We’ve all heard the story about the massive surge in electricity demand created when EastEnders comes to an end and the nation switches on its kettles for a cuppa. But just like the way we watch TV is changing with the development of on-demand services, the power system that powers our kettles and TVs is going through a massive transformation itself.
Currently, the National Grid is a system of large centralised coal, gas and nuclear power stations but, with the need to close polluting plants and many nuclear stations coming to the end of their lifetime combined with a big increase in renewables, we are starting to move to a system with far more decentralised generation.
There has been a rapid growth in capacity from solar and wind, which provides variable or intermittent output. Patterns of electricity consumption will also significantly change as heating and transport start to be electrified.
You now can’t talk about the UK power sector without the word ‘flexibility’ being mentioned. In the last budget the Treasury accepted the recommendations of a new report by the National Infrastructure Commission on how to support the development of a “smart power” system.
The report promotes the use of technologies such as country interconnectors, storage, and demand response to create a smarter, greener, cheaper and – we would argue – more resilient power system.
The changing patterns in both the demand and supply of electricity are putting the power grid under ever increasing stress, making it more challenging to control peaks and troughs in demand, manage intermittent and dispersed forms of generation and ensure that there is sufficient flexibility in the system to balance demand and supply and keep the lights on.
In order to address this, the Department of Energy and Climate Change and National Grid have developed a number of tools to ensure that there is sufficient capacity and flexibility in the system, such as the Capacity Market, Supplementary Balancing Reserve, Frequency Response or Short Term Operating Reserve.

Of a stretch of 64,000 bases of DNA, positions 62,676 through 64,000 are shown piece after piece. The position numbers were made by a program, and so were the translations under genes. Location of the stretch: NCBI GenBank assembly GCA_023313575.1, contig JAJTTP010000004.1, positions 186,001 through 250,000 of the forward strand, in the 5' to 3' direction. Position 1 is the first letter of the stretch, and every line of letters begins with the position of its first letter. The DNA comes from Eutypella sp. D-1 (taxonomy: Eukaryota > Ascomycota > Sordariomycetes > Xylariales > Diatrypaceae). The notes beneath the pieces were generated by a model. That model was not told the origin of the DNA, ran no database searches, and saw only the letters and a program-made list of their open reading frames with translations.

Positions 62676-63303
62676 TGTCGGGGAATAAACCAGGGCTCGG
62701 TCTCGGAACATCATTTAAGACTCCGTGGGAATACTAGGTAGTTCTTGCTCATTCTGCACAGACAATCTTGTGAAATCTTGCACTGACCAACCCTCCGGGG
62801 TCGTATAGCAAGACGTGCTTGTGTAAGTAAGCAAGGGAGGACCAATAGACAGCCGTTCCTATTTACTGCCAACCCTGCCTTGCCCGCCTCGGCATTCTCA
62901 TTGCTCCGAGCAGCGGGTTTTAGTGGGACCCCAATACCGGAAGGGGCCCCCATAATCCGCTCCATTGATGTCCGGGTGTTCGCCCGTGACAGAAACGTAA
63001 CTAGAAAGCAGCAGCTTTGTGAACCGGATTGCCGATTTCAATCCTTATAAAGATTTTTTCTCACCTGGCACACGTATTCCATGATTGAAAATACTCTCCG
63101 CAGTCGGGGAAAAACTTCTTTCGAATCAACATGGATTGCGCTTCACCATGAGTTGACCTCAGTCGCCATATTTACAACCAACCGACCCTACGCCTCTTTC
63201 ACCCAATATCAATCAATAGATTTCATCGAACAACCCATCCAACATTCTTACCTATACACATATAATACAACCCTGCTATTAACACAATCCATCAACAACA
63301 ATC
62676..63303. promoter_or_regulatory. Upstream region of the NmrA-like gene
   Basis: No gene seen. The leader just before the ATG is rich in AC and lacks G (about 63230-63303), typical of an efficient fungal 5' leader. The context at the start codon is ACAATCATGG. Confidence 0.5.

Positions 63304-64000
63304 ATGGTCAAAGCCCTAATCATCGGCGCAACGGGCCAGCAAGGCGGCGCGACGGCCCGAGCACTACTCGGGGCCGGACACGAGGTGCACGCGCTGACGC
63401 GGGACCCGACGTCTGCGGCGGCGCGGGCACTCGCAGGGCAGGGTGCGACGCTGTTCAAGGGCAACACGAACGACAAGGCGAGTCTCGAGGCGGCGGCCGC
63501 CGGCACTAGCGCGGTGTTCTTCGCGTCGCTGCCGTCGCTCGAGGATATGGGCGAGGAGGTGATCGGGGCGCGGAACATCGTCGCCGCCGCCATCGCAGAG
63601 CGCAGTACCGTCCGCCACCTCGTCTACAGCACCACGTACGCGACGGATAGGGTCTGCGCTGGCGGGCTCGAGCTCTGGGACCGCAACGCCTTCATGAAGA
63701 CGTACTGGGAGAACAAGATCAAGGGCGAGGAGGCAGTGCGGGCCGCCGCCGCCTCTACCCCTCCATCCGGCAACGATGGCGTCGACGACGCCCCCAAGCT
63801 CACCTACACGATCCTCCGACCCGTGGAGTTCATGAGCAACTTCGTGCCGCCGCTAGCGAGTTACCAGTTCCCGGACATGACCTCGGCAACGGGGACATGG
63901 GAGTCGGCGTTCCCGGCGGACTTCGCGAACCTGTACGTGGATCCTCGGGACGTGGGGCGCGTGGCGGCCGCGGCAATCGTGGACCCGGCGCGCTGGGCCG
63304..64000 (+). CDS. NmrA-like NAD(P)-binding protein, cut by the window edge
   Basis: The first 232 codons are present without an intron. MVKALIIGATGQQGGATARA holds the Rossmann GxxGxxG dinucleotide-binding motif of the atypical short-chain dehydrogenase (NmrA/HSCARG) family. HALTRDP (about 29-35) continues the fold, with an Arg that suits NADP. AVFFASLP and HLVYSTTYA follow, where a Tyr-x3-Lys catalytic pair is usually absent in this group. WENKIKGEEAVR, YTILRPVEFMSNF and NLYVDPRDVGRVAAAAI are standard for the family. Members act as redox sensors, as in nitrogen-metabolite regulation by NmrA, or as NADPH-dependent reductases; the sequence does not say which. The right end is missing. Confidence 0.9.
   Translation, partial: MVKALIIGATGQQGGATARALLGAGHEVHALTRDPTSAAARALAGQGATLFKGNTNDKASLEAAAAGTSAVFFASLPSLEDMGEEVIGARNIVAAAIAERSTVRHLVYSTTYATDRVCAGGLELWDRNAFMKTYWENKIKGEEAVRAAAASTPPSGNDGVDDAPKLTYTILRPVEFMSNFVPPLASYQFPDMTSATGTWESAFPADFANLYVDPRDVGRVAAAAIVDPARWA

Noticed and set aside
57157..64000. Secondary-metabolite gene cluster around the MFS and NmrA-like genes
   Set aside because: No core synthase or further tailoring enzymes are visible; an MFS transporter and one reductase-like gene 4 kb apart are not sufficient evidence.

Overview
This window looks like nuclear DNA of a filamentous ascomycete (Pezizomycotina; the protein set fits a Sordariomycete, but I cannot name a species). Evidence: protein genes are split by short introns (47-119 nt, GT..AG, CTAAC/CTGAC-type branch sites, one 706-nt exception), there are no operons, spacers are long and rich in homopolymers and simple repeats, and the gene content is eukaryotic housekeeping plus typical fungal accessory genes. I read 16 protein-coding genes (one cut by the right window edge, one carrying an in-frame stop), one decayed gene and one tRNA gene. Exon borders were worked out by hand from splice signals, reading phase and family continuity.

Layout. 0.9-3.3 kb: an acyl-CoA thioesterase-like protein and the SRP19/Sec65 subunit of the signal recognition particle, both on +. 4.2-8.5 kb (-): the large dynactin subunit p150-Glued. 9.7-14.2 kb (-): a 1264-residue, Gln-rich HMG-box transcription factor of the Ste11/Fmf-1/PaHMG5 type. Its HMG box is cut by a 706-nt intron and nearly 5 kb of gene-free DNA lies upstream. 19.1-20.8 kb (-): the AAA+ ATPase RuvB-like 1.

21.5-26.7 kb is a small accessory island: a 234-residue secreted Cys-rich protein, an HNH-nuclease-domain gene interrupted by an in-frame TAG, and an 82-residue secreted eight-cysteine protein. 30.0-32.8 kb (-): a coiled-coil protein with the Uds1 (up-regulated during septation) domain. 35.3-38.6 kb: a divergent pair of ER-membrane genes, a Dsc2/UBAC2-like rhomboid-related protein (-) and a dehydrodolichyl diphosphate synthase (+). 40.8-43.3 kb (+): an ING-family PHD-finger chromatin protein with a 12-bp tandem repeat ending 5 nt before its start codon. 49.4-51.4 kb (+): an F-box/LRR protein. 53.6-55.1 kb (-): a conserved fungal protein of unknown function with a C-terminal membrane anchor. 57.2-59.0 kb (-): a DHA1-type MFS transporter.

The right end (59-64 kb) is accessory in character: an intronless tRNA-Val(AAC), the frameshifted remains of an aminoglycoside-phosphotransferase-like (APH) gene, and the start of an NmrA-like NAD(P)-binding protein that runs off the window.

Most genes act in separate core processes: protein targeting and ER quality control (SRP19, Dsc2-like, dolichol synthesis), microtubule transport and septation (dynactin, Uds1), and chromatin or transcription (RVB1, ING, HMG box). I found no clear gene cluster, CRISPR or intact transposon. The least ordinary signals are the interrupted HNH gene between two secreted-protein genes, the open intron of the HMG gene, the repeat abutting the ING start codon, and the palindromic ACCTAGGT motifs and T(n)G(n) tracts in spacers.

The problem is that they may be causing a ‘perverse incentive’ in that recent capacity market auctions have resulted in a significant increase in diesel “peaking plants” and these generators emit high levels of pollutants. What we really don’t want to see happen is renewables inadvertently causing these kinds of ‘dirty’ generators coming on-line.
Fortunately for us, there are several alternatives which can provide “clean flexibility” in the power system – such as Demand Side Response (DSR), storage, and power interconnectors.
These technologies can lead to significant cost savings across the power system by reducing the need to build extra generation capacity and grid network reinforcements. They can also reduce carbon emissions and air pollution by displacing the use of diesel, gas and coal power stations.
Impax Ashden Award for Energy Innovation
So at this year’s Ashden Awards you will be able to see some of the best in class who are rising to this enormous challenge. Our ‘smart energy’ finalists include:
Moixa who have developed the Maslow, a household energy storage system that is integrated with their GridShare smart demand management service. It allows households to store the energy they generate during the day and make the most of it during the evening, whilst the GridShare service connects individual systems to create a “virtual power plant” with the potential to provide grid balancing services.
Tempus Energy enables its customers to provide demand flexibility services, but unlike other aggregators it does not sell them to the National Grid. Instead, it uses them to trade flexibly on electricity markets, cutting costs for customers, reducing the need for peaking fossil fuel generation and reducing congestion on the network.
Open Energi provides its Dynamic Demand service to commercial customers across the country, allowing them to provide flexible demand response to the National Grid under the Firm Frequency Response market. Open Energi’s technology identifies customers’ electrical loads that can be temporarily turned up or down in response to changes in frequency to the grid. If the frequency rises or falls, their demand responds automatically in less than two seconds.